07262015, 07:29 PM
Post: #8




RE: checkdigit calculation for HP17b
Hello Don,
Interesting algorithm and HP17B equation! Here we happy taxpayers have a personal 11digit number known as CPF, the last two of which being the checking digits. Starting with your SOD (sum of digits) equation, it wasn't difficult to obtain a 17Bii equation to compute them: C=10*MOD(MOD(0*L(T:0)+Σ(I:1:9:1:0*L(T:G(T)+I*MOD(N:10))+(10I) *MOD(N:10)+0*L(N:IDIV(N:10))):11):10)+MOD(MOD(G(T):11):10) No attempt have been made to optimize it, though. 123 456 789 > 0 (they should be 00, actually) 976 431 258 > 64 777 777 777 > 77 The interesting part is that I didn't need to look at the linked Wikipedia article before writing the equation, as I knew the algorithm since I was 14 or 15, when I didn't have access to computers or even calculators, programmable or not. My father taught that to me. He was a policeman and once had a report returned because of missing or wrong checking digits. Since the number holder was not readily available, he tried and figured out the algorithm by himself, using pencil and paper. He was no computer or math expert! Gerson. 

07262015, 08:34 PM
Post: #9




RE: checkdigit calculation for HP17b
(07262015 07:29 PM)Gerson W. Barbosa Wrote: The interesting part is that I didn't need to look at the linked Wikipedia article before writing the equation, as I knew the algorithm since I was 14 or 15 Thanks Gerson. I first learned about this algorithm when I started my job as a programmer in 1974 at the US Census Bureau (ah, those big Univac mainframes, I loved them). I worked in the Economic Surveys division of the Bureau, and our main file had a record for each business establishment in the US. Every business had an Employer Identification number (EIN) assigned by either Social Security or IRS, probably IRS. In our programs, whenever we processed these files we had to verify the correct EIN, and part of that was to verify the checkdigit. I had never heard of the Luhn algorithm; my boss had probably never heard of it either, but he sure knew how it worked, and he explained it to me so I could implement it in every FORTRAN program I wrote. I discovered it is also used on all credit cards in the US. Don 

07262015, 11:03 PM
(This post was last modified: 07282015 02:32 AM by Gerson W. Barbosa.)
Post: #10




RE: checkdigit calculation for HP17b
Don, here is a Free Pascal version:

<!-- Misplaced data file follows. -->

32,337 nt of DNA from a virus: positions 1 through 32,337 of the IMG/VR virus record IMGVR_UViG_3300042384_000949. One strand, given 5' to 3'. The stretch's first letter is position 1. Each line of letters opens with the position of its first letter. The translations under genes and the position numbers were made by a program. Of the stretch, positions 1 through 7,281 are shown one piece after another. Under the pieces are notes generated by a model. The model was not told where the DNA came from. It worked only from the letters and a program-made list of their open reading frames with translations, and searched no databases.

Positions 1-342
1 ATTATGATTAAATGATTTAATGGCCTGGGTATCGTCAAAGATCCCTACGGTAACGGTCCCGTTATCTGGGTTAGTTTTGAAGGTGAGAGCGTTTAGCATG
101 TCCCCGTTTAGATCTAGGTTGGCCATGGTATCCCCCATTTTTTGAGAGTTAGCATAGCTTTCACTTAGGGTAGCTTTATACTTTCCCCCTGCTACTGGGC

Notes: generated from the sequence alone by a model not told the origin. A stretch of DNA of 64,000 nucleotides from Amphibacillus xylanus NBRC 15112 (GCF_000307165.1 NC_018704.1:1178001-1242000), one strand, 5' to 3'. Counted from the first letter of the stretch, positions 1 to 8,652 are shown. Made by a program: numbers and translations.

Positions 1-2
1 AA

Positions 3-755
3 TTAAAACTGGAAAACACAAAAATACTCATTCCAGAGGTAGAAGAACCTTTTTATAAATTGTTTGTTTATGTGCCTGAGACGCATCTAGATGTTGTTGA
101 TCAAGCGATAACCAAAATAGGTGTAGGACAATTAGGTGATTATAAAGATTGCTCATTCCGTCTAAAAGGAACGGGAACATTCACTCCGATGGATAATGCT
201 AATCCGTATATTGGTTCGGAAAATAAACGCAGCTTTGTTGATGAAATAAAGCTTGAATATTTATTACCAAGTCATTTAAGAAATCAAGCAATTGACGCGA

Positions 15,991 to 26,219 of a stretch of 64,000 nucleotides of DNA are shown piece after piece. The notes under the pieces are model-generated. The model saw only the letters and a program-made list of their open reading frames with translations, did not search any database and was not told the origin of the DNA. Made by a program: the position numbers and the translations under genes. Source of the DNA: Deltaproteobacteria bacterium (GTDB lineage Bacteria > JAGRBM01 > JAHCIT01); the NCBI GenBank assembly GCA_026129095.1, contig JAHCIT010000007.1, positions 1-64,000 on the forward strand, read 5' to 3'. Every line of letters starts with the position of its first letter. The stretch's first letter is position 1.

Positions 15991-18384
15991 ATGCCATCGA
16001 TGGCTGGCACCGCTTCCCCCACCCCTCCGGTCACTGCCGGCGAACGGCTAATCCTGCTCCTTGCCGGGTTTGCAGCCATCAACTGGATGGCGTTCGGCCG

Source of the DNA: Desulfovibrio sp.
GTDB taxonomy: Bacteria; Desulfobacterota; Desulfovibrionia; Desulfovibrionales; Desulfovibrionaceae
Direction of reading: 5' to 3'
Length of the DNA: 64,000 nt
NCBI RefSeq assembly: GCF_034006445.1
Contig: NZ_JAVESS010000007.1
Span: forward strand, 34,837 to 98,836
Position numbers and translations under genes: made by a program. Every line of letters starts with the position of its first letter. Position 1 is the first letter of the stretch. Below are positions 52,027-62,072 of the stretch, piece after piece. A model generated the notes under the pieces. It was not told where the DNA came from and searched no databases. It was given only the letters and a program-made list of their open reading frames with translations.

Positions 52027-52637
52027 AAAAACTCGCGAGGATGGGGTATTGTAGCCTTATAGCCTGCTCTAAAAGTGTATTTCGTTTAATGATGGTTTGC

Code:
Run: 999999999 99 Type EXIT to return... Again, no attempt has been made to optimize the program, but it's interesting to compare the number of characters in both the Pascal and 17Bii codes. Notice the algorithm I've used is somewhat different (and easier to implement on the 17Bii) than the one in the Wikipedia article. Nonetheless, I get exactly the same results. Gerson. Edited to fix program line #17 Edited again to fix algorithm (inclusion of an IFclause) Code:
As I said, this algorithm is more simple than the official one [ function TestaCPF(strCPF) ]. I have yet to discover why this works. 

07262015, 11:42 PM
(This post was last modified: 07272015 12:00 AM by Don Shepherd.)
Post: #11




RE: checkdigit calculation for HP17b
Thanks Gerson.
So everybody who pays taxes in Brazil has a number. Same here in the US, ours is just called our Social Security number, and we all must go to great lengths to make sure nobody knows our SS number except people who need to know it (like banks and employers). If the bad guys know your number, I'm told your life will become miserable. I have to shred some personal financial documents occasionally so my number doesn't become known by the bad guys. I got my SS number when I was 14 and got a parttime job delivering newspapers. Now, however, newborn babies get their number at birth. Some employers used to use an employees SS number as their personnel number, but I think that pretty much stopped when the bad guys got active. When I worked for a grocery store back in the 1960's they used my SS number as my employee number, and it always had the number 5 added to the end, and I wondered about that until years later I realized it was the checkdigit! I once programmed a dedicated data entry system (Entrex), and its programming language had builtin routines for checkdigit verification. Now, the challenge: try to derive my 9digit SS number from the fact that its checkdigit is 5. If you could do that, the bad boys will pay you millions I'm sure. Here is a link to a site with some interesting trivia information about the first SS card, back in 1936. Don